09
Sep
07

Madeleine L’Engle died yesterday

Two days ago, technically, given the time. I only just found out.

I can’t describe how much this affects me. I don’t think there is an author who even approaches the effect that L’Engle had in shaping my adult personality. A Wrinkle in Time is, of course, classic, but I’ve voraciously devoured every one of her texts that I’ve had the good fortune to encounter, and each has left its mark. Her continuation of the sci-fi “Kairos” universe from the Wrinkle trilogy was fascinating, but as much as I loved The Arm of the Starfish et al, I equally adored her “standard” fiction in her “Chronos” books, such as The Moon by Night and A Ring of Endless Light.

I found out later than I might have. Apparently, my friends were keeping the news from me because they knew I’d take it badly. They’re sweet, if misguided. They know that I don’t pay enough attention to mainstream news to find out otherwise.

I have the volumes of The Crosswicks Journal sitting here by my computer. I’ve only started the first. I keep getting distracted by other books and by the rest of my life. I can’t shake the sensation that, if I’d read them, she’d still be here. Ridiculous, of course, but that’s what it’s like inside my head sometimes.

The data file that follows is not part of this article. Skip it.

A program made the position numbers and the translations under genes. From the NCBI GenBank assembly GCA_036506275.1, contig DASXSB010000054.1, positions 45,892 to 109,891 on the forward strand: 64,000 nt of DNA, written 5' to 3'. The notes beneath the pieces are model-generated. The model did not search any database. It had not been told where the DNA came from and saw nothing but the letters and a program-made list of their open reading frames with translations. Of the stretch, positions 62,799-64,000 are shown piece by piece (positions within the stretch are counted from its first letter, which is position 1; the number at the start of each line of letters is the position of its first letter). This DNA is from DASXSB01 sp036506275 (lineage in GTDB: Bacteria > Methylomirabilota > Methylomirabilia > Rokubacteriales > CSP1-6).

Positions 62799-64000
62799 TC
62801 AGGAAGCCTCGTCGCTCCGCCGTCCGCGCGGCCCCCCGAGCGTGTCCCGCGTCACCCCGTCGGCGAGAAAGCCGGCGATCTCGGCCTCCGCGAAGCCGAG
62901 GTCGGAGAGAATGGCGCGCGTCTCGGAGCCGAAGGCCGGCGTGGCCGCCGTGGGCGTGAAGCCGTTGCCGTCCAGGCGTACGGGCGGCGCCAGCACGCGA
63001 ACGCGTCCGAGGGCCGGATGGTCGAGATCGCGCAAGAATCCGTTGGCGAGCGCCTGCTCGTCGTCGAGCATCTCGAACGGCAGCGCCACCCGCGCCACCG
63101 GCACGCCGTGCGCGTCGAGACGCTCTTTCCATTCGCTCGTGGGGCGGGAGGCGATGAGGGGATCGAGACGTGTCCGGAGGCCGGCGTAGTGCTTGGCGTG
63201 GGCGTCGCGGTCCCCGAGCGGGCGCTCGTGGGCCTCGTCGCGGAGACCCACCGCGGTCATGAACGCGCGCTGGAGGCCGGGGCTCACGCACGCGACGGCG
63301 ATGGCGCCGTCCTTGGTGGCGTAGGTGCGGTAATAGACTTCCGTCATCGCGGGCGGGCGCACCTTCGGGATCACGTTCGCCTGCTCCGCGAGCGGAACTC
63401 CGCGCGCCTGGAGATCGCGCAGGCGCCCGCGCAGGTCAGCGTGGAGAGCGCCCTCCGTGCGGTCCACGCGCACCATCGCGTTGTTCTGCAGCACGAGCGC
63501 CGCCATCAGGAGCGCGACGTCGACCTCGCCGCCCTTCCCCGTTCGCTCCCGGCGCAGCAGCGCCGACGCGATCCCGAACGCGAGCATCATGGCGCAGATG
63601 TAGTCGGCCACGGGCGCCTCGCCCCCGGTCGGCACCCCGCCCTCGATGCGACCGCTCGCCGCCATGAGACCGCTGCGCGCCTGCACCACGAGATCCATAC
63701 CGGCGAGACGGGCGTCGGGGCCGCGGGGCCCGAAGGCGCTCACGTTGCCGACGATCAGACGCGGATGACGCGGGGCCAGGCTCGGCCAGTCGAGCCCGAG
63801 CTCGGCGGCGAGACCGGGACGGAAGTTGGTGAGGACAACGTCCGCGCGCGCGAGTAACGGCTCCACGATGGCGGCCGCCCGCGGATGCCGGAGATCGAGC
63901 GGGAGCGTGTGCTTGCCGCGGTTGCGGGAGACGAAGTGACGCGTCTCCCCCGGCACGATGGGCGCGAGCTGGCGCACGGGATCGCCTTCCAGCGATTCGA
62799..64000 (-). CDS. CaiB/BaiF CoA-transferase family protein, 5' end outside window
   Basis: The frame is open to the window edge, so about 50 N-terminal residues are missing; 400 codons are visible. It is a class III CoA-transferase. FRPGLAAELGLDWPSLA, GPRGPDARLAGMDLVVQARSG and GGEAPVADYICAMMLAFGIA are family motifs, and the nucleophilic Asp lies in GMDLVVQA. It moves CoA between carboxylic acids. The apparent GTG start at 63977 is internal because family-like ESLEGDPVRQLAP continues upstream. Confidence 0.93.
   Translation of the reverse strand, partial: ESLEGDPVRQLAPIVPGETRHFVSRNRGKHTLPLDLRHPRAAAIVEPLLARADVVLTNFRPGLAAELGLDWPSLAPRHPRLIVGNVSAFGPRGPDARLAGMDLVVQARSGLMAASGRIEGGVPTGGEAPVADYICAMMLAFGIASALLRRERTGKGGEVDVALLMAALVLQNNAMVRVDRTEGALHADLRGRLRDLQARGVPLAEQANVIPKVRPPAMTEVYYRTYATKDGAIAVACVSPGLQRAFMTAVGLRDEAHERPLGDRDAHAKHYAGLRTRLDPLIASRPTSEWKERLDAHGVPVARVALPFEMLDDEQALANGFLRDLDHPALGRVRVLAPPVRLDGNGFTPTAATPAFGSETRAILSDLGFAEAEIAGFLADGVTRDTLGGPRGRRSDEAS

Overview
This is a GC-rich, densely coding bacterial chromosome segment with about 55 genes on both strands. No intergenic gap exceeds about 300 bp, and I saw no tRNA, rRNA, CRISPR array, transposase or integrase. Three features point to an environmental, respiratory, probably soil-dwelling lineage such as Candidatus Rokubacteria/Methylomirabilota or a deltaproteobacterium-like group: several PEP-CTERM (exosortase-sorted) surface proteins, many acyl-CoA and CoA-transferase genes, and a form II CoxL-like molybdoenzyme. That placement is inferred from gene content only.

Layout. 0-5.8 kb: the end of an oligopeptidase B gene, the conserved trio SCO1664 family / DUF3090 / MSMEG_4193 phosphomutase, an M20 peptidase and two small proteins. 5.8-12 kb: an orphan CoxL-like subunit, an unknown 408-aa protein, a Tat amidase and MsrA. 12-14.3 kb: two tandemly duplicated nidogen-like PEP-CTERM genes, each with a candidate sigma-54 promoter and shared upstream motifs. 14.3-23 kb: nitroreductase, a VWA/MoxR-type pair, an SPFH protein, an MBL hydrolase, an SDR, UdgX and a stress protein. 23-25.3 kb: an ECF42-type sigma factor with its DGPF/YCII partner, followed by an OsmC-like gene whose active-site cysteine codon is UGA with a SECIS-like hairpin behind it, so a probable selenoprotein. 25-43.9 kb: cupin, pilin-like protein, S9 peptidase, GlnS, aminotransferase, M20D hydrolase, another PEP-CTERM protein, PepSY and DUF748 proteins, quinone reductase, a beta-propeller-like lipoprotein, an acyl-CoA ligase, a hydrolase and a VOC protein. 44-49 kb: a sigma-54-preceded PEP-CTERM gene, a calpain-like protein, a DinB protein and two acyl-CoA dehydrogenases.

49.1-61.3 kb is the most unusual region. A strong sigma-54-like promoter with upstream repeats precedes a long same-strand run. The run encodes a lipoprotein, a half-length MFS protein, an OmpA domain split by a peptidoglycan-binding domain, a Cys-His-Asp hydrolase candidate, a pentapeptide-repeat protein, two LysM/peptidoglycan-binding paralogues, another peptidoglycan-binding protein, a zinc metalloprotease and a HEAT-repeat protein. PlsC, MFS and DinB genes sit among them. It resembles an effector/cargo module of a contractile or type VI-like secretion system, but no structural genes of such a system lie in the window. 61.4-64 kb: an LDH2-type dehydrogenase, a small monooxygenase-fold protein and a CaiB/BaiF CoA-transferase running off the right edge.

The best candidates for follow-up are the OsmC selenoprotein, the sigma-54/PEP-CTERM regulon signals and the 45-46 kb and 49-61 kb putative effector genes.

I’ve wanted to meet her for almost as long as I’ve been a sentient creature. I won’t. The sense of loss is overwhelming at the moment. A character in one of her books mentioned that no one had written a poem about a sycamore tree. I wrote one for her when I was twelve, and I always meant to show her. It’s actually not bad, for a twelve-year-old’s writing.

L’Engle was the writer-in-residence at the Cathedral of St. John the Divine. As an atheist, I was always grateful for her perspective on Christianity. I felt, for want of a better word, blessed to have a window into the sort of compassionate and approachable theism that exists in her works. Hers was a Christianity reverent of science and reason, beautiful and tempting. It is ultimately not what I believe, but something to which I am deeply sympathetic.

If I can one day have a tenth, or a hundredth, of the effect that she’s had on the world, I will count my life worth being lived.

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